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#518 Validation of surgical peritoneal cancer index (SPCI) as a prognostic marker in ovarian cancer patients undergoing interval cytoreductive surgery & hyperthermic intraperitoneal chemotherapy (ICS-HIPEC)
  1. Babul Bansal,
  2. MD Ray,
  3. SVS Deo,
  4. Ashutosh Mishra,
  5. Areendam Barua and
  6. N Premanand
  1. AIIMS, New Delhi, India


Introduction/Background Surgical Peritoneal Cancer Index (sPCI) has been validated as a prognostic marker in cases of primary advanced epithelial ovarian carcinoma (PAEOC) in upfront setting i.e. primary cytoreductive surgery (PCS). However, sPCI has yet not been validated in patients undergoing interval cytoreductive surgery with an intent of hyperthermic intraperitoneal chemotherapy (ICS-HIPEC) after neo-adjuvant chemotherapy (NACT).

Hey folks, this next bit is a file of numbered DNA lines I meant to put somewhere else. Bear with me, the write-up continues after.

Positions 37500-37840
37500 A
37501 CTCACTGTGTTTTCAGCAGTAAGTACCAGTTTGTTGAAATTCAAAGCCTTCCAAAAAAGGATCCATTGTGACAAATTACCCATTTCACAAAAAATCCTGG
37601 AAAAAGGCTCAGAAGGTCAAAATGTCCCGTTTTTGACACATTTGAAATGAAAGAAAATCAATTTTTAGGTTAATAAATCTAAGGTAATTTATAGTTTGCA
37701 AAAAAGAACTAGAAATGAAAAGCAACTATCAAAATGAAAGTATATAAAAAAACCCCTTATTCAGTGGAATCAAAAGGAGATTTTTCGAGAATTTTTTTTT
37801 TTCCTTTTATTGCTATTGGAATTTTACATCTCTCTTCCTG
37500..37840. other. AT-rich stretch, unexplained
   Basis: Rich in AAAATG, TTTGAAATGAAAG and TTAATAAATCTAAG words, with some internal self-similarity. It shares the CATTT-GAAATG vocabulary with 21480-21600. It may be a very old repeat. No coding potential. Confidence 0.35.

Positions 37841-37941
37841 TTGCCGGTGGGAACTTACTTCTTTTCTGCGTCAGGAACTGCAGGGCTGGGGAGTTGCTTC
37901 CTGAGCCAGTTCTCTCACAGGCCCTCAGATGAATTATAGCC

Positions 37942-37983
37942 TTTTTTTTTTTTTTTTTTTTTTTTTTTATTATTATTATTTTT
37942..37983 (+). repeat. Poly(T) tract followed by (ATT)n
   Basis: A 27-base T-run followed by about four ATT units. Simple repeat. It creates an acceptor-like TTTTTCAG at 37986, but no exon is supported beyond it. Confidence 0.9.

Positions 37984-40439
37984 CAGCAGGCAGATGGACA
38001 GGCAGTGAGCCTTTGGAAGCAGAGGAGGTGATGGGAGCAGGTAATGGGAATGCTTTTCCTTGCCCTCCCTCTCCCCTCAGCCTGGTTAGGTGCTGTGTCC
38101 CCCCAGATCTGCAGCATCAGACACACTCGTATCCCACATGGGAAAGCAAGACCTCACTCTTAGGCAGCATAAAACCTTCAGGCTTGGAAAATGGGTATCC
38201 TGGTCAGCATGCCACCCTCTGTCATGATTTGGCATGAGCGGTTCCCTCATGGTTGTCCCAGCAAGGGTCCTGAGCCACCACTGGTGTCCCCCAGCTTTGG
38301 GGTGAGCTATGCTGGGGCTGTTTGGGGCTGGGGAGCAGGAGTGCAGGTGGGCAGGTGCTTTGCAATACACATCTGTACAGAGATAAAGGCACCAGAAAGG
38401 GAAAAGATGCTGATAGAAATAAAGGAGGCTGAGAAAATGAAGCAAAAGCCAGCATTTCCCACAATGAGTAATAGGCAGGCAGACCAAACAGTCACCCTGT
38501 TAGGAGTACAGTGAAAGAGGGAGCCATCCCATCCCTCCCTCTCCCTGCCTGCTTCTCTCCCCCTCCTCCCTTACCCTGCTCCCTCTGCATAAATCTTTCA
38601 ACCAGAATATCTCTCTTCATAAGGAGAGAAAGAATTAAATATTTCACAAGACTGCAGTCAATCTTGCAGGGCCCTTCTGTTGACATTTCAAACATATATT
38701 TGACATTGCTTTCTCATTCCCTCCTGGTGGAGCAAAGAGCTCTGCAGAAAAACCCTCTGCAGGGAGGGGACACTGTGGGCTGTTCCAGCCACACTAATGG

Methodology Patients of ovarian cancer undergoing interval cytoreductive surgery (ICS) after NACT with an intent of hyperthermic intraperitoneal chemotherapy (HIPEC) i.e. ICS-HIPEC were included in the study. Other inclusion criteria were high grade serous carcinoma (HGSC) and stage IIIC or IVA on imaging at presentation. sPCI score and CC score were prospectively calculated and documented for each patient. Effect of sPCI on overall survival (OS), progression free survival (PFS) and completeness of cytoreduction score (CC score) was evaluated.

Results 138 patients underwent ICS-HIPEC with an average sPCI of 7.9. A clinically relevant cut-off of 9 was determined using ROC and the cohort was divided into Low (0–9) & High (>10) sPCI groups. 74.6% achieved complete cytoreduction and 80.4% underwent HIPEC. Complete cytoreduction had a 3-year OS rate of 79.3%, while incomplete cytoreduction had a OS rate of 41.6%. Low sPCI had a 3-year PFS & 3-year OS rate of 77.8% & 89.6%, whereas high sPCI had a PFS & OS rate of 17.9% & 35.9% respectively. sPCI was independently predictive of OS, as shown by multivariate analysis.

Conclusion The sPCI score during ICS-HIPEC can serve as a prognostic indicator in patients with PAEOC. Additionally, a higher sPCI score is associated with a higher probability of incomplete cytoreduction.

Disclosures The authors have no disclosures to make.

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